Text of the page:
As is regularly reported, day-to-day business for most publishers is challenging. What with navigating digital and the opportunities of ‘new’ media, competition from e-books and the inevitable Amazon, publishers are moving with the curve, or finding ways to differentiate themselves from the competition in order to stay ahead.
However, thinking smartly around supporting revenue streams, particularly around licensing content, can be an effective way to support the publishing business model.
The rise of digital, and the widespread lack of understanding of digital copyright, means that individuals often think of the digital world as free-to-view, and therefore free-to-copy. This, in addition to historical photocopying and scanning extracts of titles, means that content can now be disseminated even quicker, often without complying with copyright and without any recompense to publishers.
Managing this high volume but low-level copying can understandably be tricky. Partly, the challenge is educational, in terms of ensuring that individuals are aware that making copies of content – be it online or in print – is contravening copyright; and partly because the level of administration needed to manage individual requests to make copies of publication extracts can actually be much more time-consuming than the monetary value brought in, which needs to be a practical consideration.
With the two fold challenge of upholding copyright and also seeking a fair return on copying of content, an increasingly popular approach is collective licensing.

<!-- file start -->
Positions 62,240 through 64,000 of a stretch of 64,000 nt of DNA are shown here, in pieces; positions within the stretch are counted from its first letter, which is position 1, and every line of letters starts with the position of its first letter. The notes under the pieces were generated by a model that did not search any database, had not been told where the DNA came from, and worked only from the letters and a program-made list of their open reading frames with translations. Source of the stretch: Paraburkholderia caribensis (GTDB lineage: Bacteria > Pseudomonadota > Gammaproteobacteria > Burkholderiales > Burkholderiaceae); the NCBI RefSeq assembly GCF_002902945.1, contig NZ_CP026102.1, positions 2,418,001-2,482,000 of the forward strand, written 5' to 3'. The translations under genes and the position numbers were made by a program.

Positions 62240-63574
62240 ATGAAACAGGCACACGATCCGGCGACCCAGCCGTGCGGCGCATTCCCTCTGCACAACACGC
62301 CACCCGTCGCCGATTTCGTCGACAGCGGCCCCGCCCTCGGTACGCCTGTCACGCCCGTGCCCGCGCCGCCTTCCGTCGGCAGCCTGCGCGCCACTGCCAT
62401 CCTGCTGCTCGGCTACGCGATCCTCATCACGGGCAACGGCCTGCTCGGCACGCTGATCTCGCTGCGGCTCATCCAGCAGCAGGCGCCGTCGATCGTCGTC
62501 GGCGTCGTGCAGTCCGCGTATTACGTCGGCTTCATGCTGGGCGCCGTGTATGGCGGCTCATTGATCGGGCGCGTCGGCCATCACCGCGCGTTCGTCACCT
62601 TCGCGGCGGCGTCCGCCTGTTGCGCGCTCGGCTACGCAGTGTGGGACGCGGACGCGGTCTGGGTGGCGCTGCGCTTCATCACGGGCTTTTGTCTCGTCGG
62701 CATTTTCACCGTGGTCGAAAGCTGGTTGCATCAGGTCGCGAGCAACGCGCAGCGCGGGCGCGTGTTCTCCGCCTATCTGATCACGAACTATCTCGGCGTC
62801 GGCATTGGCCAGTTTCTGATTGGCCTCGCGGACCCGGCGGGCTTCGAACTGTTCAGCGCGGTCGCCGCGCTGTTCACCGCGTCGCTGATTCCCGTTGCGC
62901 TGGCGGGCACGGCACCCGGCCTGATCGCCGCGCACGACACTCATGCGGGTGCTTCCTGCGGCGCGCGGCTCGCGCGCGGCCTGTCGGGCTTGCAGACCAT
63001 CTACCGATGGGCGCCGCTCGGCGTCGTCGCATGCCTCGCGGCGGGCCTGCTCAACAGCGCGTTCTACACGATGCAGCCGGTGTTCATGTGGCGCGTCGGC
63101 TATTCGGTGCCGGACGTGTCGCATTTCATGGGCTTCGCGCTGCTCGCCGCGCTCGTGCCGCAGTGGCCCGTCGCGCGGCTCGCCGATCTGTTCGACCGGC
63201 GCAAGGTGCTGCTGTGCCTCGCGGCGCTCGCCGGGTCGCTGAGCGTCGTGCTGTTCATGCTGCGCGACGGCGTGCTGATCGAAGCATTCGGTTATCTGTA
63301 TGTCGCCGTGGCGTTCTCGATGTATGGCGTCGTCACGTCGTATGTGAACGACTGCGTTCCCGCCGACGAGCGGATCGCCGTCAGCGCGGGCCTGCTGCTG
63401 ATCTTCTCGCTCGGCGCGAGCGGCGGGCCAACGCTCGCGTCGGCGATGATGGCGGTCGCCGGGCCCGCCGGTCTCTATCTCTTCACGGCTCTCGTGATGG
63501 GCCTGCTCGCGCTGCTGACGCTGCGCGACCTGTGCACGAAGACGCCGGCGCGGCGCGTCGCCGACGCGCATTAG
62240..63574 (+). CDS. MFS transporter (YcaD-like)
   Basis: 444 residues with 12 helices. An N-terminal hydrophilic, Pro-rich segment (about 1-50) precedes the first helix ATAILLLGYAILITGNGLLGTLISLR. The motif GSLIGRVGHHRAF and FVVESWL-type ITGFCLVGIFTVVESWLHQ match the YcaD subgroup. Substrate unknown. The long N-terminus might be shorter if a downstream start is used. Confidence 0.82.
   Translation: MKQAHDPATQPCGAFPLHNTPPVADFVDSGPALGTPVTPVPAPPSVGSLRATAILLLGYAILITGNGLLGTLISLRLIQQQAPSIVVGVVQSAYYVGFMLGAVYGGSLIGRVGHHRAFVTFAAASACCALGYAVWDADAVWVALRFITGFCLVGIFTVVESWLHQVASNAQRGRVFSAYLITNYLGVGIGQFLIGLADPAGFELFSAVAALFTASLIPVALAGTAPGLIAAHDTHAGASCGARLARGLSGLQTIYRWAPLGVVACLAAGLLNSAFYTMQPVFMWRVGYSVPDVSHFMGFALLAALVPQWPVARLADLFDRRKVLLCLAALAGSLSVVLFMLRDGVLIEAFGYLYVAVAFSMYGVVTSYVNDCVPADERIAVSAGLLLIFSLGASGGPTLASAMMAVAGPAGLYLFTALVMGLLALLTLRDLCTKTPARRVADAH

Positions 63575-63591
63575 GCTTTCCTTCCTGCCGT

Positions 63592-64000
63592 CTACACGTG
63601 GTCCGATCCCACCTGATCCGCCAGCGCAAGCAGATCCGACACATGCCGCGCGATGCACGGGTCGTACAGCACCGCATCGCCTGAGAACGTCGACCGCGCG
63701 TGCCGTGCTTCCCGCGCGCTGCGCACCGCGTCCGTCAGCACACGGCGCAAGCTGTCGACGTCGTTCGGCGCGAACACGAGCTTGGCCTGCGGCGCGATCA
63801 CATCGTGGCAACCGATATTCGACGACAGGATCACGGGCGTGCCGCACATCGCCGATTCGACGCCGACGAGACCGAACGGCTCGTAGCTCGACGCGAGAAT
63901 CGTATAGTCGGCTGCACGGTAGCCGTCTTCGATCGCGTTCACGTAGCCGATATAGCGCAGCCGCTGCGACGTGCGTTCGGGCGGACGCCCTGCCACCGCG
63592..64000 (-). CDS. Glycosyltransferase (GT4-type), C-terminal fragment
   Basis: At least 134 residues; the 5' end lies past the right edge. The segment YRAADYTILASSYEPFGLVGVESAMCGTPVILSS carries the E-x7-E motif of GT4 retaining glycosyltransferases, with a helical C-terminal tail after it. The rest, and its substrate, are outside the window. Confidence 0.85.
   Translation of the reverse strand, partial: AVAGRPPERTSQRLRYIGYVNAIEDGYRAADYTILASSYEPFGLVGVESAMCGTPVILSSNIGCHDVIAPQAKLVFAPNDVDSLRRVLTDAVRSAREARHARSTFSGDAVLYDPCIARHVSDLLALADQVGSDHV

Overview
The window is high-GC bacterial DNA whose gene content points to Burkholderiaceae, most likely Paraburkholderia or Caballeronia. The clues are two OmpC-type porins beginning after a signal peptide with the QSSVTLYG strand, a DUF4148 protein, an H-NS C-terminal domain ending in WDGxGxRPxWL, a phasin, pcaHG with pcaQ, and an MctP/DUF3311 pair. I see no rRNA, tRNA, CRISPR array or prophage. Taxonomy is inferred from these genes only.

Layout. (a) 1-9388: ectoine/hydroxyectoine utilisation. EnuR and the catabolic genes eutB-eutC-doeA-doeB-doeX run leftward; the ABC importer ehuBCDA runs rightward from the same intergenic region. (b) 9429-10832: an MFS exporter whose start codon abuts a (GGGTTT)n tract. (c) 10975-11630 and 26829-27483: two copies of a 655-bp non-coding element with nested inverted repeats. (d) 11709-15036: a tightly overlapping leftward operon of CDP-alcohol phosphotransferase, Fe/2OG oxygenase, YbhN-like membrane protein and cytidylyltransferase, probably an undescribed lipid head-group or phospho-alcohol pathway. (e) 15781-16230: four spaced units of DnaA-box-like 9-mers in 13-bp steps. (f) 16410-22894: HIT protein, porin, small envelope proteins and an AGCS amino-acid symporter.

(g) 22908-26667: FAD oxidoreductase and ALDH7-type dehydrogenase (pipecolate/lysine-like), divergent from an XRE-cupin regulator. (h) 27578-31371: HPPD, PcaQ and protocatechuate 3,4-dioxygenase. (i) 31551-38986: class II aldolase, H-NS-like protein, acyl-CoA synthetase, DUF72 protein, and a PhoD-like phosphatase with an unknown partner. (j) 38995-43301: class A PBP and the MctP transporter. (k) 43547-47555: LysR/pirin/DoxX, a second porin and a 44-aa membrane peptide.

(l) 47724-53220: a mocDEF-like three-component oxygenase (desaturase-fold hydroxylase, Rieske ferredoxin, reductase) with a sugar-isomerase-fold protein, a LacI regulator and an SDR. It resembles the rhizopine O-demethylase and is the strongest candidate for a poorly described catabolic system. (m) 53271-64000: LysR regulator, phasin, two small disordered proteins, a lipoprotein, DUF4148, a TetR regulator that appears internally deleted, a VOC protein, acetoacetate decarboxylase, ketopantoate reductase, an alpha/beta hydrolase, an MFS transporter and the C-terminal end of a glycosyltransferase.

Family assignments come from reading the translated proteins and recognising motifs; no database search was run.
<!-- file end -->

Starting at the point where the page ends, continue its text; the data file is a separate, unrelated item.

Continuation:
Collective licensing is a method for licensing the low-level photocopying, scanning and online copying of extracts of publications. In the UK, it is managed by the Publishers Licensing Society (PLS), a not-for-profit organisation set up by the publishing industry, to represent publishers in the world of rights management.
Last year, PLS distributed £33.5m to publishers from collective licensing (2012-13), and the organisation is constantly developing in consultation with the publishing industry to develop a range of rights management solutions to aid the publishing further.
“Collective licensing reduces the administrative burden on publishers, and is convenient for users wanting to copy from a wide range of publications by dealing with multiple requests with a simple mandate,” says Sarah Faulder, CEO at the Publishers Licensing Society.
“Then, licensing revenues are distributed back to publishers, for whom this is becoming an increasingly important secondary revenue stream.
“Collective licensing also enables copyright compliance for licensees, and strengthens and promotes copyright awareness, which is the cornerstone of the publishing industry.”
Interested in finding out more?
The Publishers Licensing Society (PLS) is a not-for-profit rights management organisation set up by the publishing industry, for the publishing industry.